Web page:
Emily Berger’s abstract paintings are the product of an intuitive process. Berger sees them as being about “thought and vision; they deal with light, space, movement, rhythm, color, speed and change, point and counterpoint, structure and gesture, – and through those things the emotion and meaning is carried”. Her art is a give and take of expressive line and harmonizing color that builds and shapes the work. Lines that appear and recede create buoyant gesture and rhythmic movement, while wispy masses of patched together color quiver like leaves in a soft breeze. We see the familiar here and there, the suggestion of something tangible, something solid, yet we are unsure enough to keep both open and focused in a mildly meditative state as we search for the message in the medium.
The same state of mind, that open focus, is also employed in the making of these works. Berger must maintain a balance between discerning concentration and fluid expectation to be successful. For her and for us there must be a willingness to find in the marks and movement a synergy of form, emotion and dynamism that comes with each piece – an end result that happens in its own pace and time.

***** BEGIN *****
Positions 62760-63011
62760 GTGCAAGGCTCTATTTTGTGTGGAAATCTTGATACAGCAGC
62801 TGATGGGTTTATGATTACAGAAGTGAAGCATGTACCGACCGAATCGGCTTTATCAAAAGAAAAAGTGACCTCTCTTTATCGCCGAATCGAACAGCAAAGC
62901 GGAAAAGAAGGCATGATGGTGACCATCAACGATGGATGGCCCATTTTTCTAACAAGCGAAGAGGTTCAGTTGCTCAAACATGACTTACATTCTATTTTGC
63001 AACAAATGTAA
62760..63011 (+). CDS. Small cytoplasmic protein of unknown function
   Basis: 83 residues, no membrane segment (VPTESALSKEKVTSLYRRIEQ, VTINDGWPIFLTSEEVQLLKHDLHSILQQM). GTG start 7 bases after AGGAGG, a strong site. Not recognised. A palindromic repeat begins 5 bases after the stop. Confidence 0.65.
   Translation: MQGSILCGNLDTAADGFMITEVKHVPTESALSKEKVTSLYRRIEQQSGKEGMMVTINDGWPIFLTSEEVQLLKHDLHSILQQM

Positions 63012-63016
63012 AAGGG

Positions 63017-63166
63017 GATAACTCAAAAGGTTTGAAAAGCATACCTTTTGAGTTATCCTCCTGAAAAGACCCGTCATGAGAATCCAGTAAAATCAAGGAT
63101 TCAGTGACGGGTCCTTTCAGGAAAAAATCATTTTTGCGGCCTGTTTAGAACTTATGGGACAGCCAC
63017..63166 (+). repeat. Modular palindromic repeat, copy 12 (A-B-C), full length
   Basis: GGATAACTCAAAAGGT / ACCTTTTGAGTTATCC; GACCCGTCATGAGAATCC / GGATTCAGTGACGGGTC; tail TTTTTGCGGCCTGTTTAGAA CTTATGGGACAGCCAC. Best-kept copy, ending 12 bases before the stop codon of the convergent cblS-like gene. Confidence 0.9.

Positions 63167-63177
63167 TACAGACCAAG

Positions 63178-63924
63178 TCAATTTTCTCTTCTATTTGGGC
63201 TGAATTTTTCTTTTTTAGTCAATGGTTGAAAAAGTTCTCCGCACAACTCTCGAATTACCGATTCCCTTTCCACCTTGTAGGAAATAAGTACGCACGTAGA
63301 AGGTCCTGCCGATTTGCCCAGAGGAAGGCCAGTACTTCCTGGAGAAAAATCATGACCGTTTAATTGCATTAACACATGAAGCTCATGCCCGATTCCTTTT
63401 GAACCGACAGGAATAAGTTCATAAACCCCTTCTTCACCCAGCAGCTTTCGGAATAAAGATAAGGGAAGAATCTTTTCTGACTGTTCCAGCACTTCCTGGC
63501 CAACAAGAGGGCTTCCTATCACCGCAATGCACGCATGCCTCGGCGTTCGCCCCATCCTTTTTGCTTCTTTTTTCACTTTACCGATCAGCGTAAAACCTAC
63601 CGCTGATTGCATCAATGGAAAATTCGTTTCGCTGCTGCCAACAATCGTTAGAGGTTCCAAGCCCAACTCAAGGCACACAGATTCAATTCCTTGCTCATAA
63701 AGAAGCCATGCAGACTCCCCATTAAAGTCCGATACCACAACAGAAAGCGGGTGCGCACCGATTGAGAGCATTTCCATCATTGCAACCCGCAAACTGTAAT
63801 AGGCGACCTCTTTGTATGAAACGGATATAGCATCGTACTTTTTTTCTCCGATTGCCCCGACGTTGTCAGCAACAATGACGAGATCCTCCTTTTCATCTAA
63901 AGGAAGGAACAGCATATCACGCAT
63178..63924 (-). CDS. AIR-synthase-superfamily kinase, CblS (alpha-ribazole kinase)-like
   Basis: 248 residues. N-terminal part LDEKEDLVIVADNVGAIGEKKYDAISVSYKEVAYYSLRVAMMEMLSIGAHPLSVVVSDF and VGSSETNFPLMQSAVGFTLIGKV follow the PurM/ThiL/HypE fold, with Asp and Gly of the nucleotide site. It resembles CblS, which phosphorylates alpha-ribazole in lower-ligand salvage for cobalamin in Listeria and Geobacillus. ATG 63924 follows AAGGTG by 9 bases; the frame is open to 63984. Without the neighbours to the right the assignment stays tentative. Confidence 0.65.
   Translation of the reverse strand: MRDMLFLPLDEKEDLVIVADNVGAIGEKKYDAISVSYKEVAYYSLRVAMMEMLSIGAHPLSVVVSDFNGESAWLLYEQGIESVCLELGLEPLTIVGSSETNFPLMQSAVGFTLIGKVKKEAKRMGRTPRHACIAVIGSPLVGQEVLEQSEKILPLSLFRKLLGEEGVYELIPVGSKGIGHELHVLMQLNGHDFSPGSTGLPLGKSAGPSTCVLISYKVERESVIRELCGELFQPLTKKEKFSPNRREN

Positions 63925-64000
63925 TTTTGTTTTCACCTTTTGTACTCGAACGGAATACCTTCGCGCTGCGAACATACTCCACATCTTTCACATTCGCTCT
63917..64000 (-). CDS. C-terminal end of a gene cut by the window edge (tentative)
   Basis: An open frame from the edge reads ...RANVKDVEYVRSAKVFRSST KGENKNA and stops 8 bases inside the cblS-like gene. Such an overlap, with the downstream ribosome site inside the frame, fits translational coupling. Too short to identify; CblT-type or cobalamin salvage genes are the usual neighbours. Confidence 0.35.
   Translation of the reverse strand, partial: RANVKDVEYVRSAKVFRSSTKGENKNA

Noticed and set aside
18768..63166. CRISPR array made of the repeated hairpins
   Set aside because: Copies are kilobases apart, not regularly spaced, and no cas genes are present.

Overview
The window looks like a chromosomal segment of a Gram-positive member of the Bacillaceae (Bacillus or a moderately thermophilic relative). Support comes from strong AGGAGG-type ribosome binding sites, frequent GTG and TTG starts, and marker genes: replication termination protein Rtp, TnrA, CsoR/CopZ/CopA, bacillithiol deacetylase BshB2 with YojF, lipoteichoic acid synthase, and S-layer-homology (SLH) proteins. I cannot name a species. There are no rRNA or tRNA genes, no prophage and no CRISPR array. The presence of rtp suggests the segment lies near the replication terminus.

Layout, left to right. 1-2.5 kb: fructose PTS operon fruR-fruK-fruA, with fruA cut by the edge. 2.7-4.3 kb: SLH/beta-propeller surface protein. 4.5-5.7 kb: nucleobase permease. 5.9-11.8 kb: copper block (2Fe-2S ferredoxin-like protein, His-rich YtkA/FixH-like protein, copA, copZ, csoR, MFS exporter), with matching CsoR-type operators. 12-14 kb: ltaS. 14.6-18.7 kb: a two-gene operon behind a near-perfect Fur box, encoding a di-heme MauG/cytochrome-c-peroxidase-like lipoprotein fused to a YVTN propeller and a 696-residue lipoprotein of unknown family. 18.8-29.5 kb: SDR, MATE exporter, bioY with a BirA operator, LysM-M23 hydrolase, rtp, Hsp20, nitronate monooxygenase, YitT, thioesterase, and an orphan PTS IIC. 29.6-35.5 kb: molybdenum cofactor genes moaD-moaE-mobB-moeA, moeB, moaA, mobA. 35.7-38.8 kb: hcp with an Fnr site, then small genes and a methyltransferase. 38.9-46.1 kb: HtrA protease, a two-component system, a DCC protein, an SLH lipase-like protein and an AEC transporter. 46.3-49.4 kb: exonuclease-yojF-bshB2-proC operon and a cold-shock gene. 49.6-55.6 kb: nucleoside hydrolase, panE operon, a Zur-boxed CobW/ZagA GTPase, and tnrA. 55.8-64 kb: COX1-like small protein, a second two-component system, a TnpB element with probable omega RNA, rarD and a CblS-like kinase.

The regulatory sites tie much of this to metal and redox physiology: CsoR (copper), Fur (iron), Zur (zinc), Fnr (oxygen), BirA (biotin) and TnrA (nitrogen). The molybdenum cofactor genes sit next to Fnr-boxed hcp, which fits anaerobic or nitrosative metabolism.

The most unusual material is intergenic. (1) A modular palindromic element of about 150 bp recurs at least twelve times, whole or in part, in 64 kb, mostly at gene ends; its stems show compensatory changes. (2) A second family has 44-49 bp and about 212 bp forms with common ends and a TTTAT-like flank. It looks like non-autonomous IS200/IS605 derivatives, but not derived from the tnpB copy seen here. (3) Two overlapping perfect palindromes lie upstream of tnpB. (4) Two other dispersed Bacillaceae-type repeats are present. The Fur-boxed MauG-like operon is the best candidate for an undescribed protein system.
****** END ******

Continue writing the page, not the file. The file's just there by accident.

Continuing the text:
A painting like Farther (2017) may remind you of the mid-day sunlight that bounces back and forth between two city skyscrapers while From the Beginning (2016) may have a more organic, shimmering reference to the sea. But in both instances, this is only the beginning of an inclination, as abstraction takes over and movement and texture sweep away whispers and memories.
Big Mouth (2017) has something of an urban feel, like a detail of a Ben Shahn, or perhaps, a channeling of Philip Guston as he transitioned from his early figurative period to his Abstract Expressionist paintings
The multi-color bands of Wellfleet (2015) and Wink (2012) teeter on total non-representation, yet there is still that chance a fleeting peripheral memory will be called up to break through to recognition. High Toss Vibration (2014) and Swing (2013), like a lot of Berger's paintings, have the element of sound - tonal changes that break the rhythms and form, whereas the tornado like shape in Province (2012) has a straightforwardness that is both unique and universal.
The opening reception for Emily Berger: Rhythm and Light is Thursday, October 5th. The exhibition runs from September 30 to October 25th, and will be held at the Walter Wickiser Gallery in New York City.